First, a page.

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2. A house on wheels. No, not that kind.
Swedish luxury carmaker Volvo this week unveiled an all-electric, autonomous concept car that is as much a reinventing of a conventional car as it is a complete reimagining an an autonomous one.
Indeed, the new modular protype is equal parts short-haul flight replacement and a means of commuting to work. Not only does the car lack conventional operational controls, but it completely elminated driver-side doors—opting instead for a single, curb-side entry point.
As with virtually all concept cars, you’re unlikely to see the prototype in the wild, but the concept offers an interesting glimpse into the industry’s expectations for the evolution of personal transport.
3. Rise of the Shuttle
On-demand autonomous ridesharing and driverless last-mile delivery remain the primary fixations of the public’s imagination. But what if the urban experience were to be more acutely, and expeditiously, shaped by something decidedly less provocative. Like the humble bus.
First- and last-mile connectivity is perhaps the most pernicious challenge to mass transit adoption, but public transportation-challenged cities across the world increasingly have begun turning to fixed-route autonomous shuttles to plug the holes in their transit strategies.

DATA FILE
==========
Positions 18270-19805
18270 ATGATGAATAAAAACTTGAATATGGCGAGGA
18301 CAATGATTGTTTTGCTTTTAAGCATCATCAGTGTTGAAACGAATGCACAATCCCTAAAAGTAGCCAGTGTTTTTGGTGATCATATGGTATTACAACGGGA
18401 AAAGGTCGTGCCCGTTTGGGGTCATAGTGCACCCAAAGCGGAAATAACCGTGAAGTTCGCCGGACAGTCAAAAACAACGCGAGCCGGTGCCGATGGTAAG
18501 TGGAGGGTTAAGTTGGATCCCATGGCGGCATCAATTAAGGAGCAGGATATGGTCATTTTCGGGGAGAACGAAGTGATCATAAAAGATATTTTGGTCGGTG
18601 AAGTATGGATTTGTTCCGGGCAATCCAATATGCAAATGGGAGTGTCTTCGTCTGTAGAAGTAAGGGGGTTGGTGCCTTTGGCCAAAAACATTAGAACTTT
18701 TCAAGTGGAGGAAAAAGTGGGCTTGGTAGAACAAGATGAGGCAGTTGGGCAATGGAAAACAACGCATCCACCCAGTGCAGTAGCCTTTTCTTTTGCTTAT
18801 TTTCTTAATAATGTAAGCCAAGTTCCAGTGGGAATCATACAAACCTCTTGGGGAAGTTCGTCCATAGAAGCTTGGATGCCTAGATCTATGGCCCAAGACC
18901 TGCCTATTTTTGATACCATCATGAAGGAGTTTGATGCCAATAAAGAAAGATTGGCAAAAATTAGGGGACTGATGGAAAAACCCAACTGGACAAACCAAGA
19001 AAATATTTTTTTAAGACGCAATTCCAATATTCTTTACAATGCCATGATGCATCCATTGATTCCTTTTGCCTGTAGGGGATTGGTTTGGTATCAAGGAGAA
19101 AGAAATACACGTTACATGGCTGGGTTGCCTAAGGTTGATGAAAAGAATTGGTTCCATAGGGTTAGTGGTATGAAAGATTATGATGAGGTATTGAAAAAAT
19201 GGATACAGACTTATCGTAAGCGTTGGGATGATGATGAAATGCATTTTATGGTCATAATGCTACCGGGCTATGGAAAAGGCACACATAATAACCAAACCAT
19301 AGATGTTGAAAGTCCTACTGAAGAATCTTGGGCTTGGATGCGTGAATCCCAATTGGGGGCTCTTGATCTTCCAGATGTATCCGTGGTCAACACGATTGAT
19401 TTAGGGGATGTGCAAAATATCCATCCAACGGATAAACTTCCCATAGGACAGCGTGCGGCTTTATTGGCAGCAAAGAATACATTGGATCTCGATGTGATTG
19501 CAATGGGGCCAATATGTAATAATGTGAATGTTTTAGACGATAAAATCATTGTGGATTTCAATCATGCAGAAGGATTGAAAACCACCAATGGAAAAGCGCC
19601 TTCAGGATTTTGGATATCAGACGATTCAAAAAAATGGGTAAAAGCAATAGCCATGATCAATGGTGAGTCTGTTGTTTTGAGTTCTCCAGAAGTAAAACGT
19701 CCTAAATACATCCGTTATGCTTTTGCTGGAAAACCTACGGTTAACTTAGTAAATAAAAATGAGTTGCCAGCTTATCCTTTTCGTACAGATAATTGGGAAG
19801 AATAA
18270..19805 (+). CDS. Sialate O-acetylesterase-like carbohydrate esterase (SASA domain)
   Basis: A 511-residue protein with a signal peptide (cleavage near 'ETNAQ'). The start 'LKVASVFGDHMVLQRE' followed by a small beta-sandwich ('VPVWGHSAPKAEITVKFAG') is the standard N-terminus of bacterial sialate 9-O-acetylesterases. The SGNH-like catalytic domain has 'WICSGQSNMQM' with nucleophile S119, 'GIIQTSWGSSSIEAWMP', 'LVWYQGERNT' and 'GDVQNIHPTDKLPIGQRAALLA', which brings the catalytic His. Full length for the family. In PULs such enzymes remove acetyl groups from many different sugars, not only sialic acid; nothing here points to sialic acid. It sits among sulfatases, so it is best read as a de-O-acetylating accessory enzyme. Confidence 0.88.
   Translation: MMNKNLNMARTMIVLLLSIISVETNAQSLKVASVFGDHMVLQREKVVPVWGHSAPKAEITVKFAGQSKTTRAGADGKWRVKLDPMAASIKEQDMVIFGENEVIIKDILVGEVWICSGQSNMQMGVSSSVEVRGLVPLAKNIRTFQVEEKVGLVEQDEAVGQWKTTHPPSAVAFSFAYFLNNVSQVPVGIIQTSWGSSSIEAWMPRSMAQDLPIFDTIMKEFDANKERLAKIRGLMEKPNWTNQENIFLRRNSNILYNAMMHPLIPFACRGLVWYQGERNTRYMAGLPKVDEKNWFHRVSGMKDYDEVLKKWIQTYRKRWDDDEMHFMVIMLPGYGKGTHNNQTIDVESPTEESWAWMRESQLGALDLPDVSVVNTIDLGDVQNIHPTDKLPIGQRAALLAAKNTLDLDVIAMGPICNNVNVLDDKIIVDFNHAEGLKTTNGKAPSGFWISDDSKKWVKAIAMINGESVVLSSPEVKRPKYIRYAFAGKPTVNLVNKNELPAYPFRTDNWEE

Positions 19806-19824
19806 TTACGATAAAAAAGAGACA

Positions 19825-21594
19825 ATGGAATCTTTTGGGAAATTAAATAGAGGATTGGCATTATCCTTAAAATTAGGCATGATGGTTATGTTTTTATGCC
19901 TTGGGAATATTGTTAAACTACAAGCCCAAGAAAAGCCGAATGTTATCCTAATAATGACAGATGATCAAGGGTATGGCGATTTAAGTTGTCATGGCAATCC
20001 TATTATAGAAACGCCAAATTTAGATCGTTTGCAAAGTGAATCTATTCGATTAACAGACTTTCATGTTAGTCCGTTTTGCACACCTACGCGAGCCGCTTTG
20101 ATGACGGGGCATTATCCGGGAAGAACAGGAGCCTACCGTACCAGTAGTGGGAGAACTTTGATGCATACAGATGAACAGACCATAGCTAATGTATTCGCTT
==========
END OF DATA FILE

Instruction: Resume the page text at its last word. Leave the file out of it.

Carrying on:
Beginning tomorrow, Calgary, Canada, will commence a public driverless shuttle program to connect two of the city’s biggest tourist destinations. And it’s not the only one, as The Driverless Commute’s Eric Tanenblatt wrote recently in a column for the Atlanta Journal-Constitution:
“Already, major cities in Europe and Asia are using fixed-route autonomous shuttles to complement larger public transit networks. In Gothenburg, Sweden, Volvo is operating an autonomous shuttle which will be integrated into the city’s mass transportation network. Similarly, the Swiss town of Schaffhausen layered autonomous shuttles into public transit in March to address its first-/last-mile problem. San Francisco, whose traffic woes are as notorious as our own, will launch a driverless shuttle program early next year.”
Not everyone is jumping on the shuttle bandwagon, though, Eric continues:
“[Atlanta’s Beltline development] has done more to revitalize in-town neighborhoods than any project in the last 30 years, and accordingly deserves robust transit options. But light rail, for which just seven miles of rail would cost taxpayers approximately $500 million and might not be completed for 20 years, isn’t the answer.
“Instead of spending hundreds of millions on a mode of transit whose utility window is both distant and very narrow, Atlanta could leverage autonomous shuttles almost immediately at a minuscule fraction of the cost. At [San Francisco’s] negotiated price, Atlanta could purchase nearly 2,000 self-driving shuttles for the same price of seven miles of light rail along the Beltline. And unlike light rail, these shuttles, which each hold 12 passengers, could be strategically re-deployed elsewhere for special functions, like a Super Bowl.”
4. Know it before your competitors